Chris shook my brain awake this morning with his reflections on change and Shirky and I’m still trying to sort through some of his finer points. Suffice to say, that it’s among the best posts I’ve read this year because it articulates so clearly where much of this is at and, perhaps, where it needs to go.
The where it’s at stuff is easy to get to, but hard to accept. And, as Chris says, our collective fear of failure, both of our schools and of our kids, is at the crux of the problem. Most are content with “predictably mediocre” schools because the risks associated with change are simply not worth it at this moment. It’s this risk/reward equation that I keep getting drawn to as well, and I keep feeling more and more that schools will not change until the external expectations change, and that the expectations that matter most reside in parents. We need to reframe that lens, and we need to do it fast. And “predictably mediocre” as language may not be a bad starting point. (That’s not what I want for my kids’ school.) But until we can celebrate the successes of “riskier”, change oriented schools like SLA, until we can make a compelling case that not only are the risks a) not that risky and b) imperative for preparing our kids, those risks will continue to be unpalatable.
And then there’s Tom, who is helping me understand “The Role of Chris Lehmann in the Universe.” As Tom points out, there are other progressive schools that might fit that bill, but their efforts are not nearly as transparent as Chris’s in the context of the technologies and tools we use in this community. I love the exclamation point he adds when he suggests that there have been “whole books” written about these places! The idea!
Tom asks if this is a problem in any sense, the fact that these schools and their principals aren’t blogging and Twittering and going to NECC. I wonder in the context of Shirky’s larger point that group action is enhanced by the ability to connect online if it isn’t a problem on some level. I wonder if a transparent network of successful “high-risk” schools connected through social tools wouldn’t at this moment be a boon to the larger discussion of school reform. And this is one of the more interesting effects of all of this, that right now, connecting around books is simply not as easy as connecting around blogs.
Which brings things to the “where all this needs to go” part of Chris’s post which is easier to read but harder to get to. How do we, in Shirky’s parlance, act collectively? Chris offers up some great, concrete, starting points, all of which are daunting to think about on any number of different levels because they inexorably lead to that inherent friction between traditional organization and collaborative group effort. There are new models being built in this process as well. What structure would we build? To what extent can it be owned by the many and not the few? Wikipedia is struggling with this right now. Obama is. It would be an interesting, yet difficult road, one that, as Chris points out, would be easier today than it was 10 years ago. And it could be oh so amazing if we pulled it off.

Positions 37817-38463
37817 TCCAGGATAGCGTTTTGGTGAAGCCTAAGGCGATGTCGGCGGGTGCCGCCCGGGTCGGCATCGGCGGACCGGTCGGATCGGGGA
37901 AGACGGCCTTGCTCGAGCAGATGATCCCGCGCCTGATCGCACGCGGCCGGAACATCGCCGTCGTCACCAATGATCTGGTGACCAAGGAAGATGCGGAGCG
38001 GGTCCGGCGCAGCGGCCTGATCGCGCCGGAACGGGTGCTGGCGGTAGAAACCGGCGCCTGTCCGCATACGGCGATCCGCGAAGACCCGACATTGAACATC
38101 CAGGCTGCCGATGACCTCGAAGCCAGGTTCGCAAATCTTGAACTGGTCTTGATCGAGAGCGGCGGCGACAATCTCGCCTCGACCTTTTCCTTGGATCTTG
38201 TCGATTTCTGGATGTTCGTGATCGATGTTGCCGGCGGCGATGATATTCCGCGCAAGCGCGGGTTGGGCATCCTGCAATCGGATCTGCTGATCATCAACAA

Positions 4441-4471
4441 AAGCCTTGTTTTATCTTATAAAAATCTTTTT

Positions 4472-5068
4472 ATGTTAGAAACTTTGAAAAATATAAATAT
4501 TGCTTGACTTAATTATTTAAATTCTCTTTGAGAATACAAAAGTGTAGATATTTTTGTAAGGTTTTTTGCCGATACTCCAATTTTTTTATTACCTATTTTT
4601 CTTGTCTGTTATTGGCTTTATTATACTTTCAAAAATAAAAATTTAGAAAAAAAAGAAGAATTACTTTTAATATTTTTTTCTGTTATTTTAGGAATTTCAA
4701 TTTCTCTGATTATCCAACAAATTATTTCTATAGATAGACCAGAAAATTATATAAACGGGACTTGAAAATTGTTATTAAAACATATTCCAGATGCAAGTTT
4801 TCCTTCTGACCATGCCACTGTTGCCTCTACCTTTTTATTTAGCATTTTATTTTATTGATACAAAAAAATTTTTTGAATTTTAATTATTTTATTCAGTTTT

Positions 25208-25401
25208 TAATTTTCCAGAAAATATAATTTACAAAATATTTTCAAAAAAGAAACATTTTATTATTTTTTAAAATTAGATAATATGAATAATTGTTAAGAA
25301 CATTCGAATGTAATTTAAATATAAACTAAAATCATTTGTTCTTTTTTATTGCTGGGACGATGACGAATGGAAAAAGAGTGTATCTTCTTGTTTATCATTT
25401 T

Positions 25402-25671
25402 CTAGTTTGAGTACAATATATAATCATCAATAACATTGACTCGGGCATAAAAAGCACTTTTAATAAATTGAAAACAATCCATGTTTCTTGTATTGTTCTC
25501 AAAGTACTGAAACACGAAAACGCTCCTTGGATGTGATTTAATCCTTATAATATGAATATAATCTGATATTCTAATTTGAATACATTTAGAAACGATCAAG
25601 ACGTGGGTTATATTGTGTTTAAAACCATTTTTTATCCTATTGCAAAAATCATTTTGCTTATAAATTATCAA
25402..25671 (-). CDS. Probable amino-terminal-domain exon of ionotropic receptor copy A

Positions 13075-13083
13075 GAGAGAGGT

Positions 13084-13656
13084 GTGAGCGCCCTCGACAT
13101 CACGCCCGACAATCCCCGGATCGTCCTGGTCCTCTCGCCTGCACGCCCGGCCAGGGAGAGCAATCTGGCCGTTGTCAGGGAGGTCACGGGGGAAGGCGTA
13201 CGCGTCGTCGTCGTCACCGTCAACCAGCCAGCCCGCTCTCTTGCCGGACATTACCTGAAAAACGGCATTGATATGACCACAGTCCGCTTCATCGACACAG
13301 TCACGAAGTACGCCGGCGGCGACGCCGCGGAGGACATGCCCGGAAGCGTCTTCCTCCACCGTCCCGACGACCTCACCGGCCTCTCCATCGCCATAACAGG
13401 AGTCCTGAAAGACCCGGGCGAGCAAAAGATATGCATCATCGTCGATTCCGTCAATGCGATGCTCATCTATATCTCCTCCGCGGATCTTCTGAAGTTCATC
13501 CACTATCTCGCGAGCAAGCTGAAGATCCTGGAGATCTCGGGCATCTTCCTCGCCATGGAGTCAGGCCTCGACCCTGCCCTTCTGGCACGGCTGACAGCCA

Much to think about, no doubt.
One more thing: Yesterday, when I picked Tess up from shooting (basketball) camp, she was sporting a new t-shirt, on the back of which read: “You miss 100% of the shots you don’t take.”
Debra Baker says
If Obama received hundreds (thousands) of Tweets asking him to challenge McCain to a debate about education in this country, would he act on it? This would be an intriguing experiment. A debate, while obviously not a solution, might get educational issues on the front pages, get people talking at least. The silence on education in this campaign is killing me, especially as I watch documentaries and am reminded of the future of countries like India and China (like Ted Koppel’s piece last night on Discovery). Anyway, I just sent my tweet to Obama. Let’s get the ball rolling here…
Chris’s post (and your response to it) were a great way to wake-up this morning. I am excited about the concrete ideas posed here, and hard work has never frightened me. Hard work has never frightened most educators that I know.
Carolyn Foote says
I often think of the expression, “first, do no harm.” I think we have this idea that the mediocre but “okay” method of education is safe because it doesn’t appear to harm anyone, while riskier attempts might do harm.
But in fact, it seems to me it is the other way around.
When we don’t offer our students the most engaged and passionate education they deserve because we are playing it safe, we are doing harm. They end up missing so many amazing opportunities to really engage with learning and engage with their own intellectual lives.
Chris’ post raises so many excellent concerns, I agree.
Where does grass roots meet the organized world, as you ask? I don’t know the answer, but as Shirky so eloquently demonstrates–the two do meet somewhere in the real world and lead to real change.
Stephen C. Veliz says
Parental expectations!! That’s it!! Our schools are what they are because parents are content with simple window dressing instead of fundamental reform and/or transformation.
If you’ve seen Two Million Minutes, and regardless of whether or not you agree with the central thesis, you should recognize that it is an indictment of American culture, not educators. American culture = parental expectations.
Scott McLeod says
Death by risk aversion, courtesy of Kathy Sierra:
In a country the education has to be the first thing, but sometimes we forget that is important that we claim for the right of have a better education in our country.